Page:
- Read through the test before answering any questions.
- Be sure to answer the high-point questions.
- Review returned tests.
What is chemistry A level like?
A level Chemistry courses cover a wide variety of basic concepts such as the structure of the atom; the interaction of matter and energy; how to control reactions; patterns in the Periodic Table; understanding carbon-based molecules.
How do you get full marks in chemistry?
Focus on numericals, name reactions and products In Physical Chemistry, chapters such as ‘Electrochemistry’, better marks can be scored with more practice of numericals. In Organic Chemistry, chapters such as ‘Aldehydes, Ketones and Carboxylic Acids’, write a short note on known Name reactions.
How do you revise effectively?
- Make a plan. Being organised can reduce exam stress and help you make the best use of your time.
- Assemble your toolkit.
- Divide your day into chunks.
- Plan your day around your most productive times.
- Manage your distractions.
- Shake things up.
- Consider where you study.
- Think quality not quantity.
How do you revise science effectively?
To effectively revise for your science exams, you should split up each subject (biology, chemistry and physics) into the different topics you’ll be tested on and tackle each one separately by learning the syllabus and practising past paper questions.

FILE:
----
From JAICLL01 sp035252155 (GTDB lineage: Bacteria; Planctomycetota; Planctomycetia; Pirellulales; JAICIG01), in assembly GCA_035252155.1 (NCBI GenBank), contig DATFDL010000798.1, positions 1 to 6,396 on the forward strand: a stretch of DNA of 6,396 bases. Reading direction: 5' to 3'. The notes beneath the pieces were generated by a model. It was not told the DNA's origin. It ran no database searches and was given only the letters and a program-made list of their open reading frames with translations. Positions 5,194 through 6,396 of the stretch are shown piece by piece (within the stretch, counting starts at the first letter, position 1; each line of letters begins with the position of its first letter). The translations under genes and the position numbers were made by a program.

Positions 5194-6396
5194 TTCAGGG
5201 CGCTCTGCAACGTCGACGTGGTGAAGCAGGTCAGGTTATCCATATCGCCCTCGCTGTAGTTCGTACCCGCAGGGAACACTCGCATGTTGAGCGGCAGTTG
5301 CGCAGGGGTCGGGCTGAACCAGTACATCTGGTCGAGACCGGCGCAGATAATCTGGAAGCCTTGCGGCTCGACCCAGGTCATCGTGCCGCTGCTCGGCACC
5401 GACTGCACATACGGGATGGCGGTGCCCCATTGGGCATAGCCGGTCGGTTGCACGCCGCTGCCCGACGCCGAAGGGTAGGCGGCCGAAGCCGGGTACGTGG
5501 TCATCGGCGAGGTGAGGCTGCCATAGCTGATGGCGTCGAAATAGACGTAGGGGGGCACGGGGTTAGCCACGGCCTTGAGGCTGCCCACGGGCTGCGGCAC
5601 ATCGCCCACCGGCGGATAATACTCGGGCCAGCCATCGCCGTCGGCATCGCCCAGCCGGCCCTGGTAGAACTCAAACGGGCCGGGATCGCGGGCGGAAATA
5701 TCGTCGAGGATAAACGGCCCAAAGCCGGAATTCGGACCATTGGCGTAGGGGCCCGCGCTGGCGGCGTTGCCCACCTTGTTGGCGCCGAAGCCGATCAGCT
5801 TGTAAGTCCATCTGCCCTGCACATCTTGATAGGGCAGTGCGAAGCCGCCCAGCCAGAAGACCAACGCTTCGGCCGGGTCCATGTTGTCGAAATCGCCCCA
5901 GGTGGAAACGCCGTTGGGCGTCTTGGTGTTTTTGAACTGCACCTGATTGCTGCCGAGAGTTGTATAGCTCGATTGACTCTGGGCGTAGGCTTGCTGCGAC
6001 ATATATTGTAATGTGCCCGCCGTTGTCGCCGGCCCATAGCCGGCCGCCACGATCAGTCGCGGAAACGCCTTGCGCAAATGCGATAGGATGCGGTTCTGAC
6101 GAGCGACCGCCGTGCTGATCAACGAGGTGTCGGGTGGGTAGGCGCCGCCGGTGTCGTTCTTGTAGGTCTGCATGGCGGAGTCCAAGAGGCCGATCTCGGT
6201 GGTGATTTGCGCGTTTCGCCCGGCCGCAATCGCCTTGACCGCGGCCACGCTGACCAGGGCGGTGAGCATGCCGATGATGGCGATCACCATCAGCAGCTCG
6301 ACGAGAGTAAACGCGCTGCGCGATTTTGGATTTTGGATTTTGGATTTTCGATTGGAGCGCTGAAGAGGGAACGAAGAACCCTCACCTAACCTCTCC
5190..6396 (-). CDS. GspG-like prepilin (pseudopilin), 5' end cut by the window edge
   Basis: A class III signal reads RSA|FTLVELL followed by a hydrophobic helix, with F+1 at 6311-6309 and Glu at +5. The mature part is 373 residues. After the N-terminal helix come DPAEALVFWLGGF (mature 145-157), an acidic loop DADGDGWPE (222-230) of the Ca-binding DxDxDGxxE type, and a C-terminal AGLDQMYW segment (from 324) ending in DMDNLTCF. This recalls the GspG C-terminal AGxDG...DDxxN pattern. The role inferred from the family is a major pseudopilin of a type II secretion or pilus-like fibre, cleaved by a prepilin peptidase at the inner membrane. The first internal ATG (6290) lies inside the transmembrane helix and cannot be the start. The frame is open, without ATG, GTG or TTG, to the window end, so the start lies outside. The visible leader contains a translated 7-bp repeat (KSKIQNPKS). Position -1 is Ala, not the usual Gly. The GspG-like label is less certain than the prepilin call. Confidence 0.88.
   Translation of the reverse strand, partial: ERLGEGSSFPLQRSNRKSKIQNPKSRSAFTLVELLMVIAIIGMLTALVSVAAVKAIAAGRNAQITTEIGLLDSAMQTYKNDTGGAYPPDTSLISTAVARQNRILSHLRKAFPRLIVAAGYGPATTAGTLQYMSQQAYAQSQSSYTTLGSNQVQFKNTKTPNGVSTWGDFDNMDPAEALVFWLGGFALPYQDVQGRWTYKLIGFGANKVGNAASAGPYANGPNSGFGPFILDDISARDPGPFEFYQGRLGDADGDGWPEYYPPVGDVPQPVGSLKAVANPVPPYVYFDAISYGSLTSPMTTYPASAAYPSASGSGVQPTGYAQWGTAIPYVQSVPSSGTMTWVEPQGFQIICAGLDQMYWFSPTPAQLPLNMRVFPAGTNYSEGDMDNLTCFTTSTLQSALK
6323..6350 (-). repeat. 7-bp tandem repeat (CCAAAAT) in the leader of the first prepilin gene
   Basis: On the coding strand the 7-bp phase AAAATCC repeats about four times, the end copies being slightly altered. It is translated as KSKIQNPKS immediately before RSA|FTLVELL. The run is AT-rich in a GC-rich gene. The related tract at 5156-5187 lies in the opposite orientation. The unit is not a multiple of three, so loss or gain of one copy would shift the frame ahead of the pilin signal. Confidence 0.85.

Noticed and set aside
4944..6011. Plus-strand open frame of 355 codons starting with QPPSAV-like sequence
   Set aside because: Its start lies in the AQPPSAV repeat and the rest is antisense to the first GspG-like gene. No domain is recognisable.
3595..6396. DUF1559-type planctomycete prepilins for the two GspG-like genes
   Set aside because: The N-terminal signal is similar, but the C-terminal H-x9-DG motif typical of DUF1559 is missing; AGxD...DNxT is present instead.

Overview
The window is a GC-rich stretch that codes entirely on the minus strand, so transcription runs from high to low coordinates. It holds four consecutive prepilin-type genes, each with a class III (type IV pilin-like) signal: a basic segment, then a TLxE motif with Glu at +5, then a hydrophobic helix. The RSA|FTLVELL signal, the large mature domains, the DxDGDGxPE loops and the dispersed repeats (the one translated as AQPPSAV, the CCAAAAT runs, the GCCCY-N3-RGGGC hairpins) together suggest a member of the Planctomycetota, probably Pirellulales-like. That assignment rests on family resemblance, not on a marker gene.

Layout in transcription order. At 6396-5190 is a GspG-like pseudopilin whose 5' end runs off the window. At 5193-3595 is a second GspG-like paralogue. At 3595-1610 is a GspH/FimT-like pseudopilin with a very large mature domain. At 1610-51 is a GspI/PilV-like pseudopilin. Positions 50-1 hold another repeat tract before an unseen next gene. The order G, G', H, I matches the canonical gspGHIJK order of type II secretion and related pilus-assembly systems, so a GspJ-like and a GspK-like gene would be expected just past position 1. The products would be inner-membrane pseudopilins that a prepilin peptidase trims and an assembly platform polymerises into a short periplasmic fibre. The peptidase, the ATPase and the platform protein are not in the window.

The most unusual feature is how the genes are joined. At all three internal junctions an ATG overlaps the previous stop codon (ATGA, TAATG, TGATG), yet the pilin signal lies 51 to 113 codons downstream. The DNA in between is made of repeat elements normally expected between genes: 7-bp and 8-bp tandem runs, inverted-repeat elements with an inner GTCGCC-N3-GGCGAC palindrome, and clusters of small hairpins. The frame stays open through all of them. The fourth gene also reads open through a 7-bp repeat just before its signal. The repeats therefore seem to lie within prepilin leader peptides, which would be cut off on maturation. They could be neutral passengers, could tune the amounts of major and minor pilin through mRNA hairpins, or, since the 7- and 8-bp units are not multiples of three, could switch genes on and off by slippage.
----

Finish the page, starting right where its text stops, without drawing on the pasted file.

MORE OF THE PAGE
What is the hardest topic in chemistry GCSE?
So definitely get to grips with that topic! I focussed on topic 6 because it contains the hardest part (in my opinion) of GCSE Chemistry: Reversible reactions and Le Chatelier’s principle.
What is the least popular A-Level?
- Environmental studies.
- Home Sciences.
- Performing Arts.
- Information Technology.
- Modern Foreign Languages.
- Religious Studies.
- Media / Film Studies.
Which A levels do universities prefer?
Universities love academic students, especially those with a science A-Level. What is this? Computer Science, Physics, and Maths will get you onto some pretty prestigious courses too. Students with these A-Levels tend to get onto courses like Astrophysics, Computer Science, and many more advanced professions.
WHAT A levels go well with chemistry?
If you want to study Chemistry at university, then you should study Chemistry and Mathematics at A-level. We would then advise choosing another science and Further Maths: Here are our complementary recommendations for Chemistry: Mathematics.
Is chemistry A-Level harder than maths?
Chemistry A level is harder than Maths and is much tougher than Biology.
How much revision should I do a day for A levels?
Read on for the best tips on how many hours of revision you should do per day for your A-Levels. In theory, you should revise for about two hours every day in the month leading up to your exam. That should allow you enough time to perfect your exam technique in time to ace those exams.
How many hours a day do you revise?
According to The Student Room, students revise 15 to 20 hours per week for their exams, which might sound a lot until you break it down. You’ve probably worked it out for yourself, but the recommended time equates to three to five hours of revision per day with weekends off!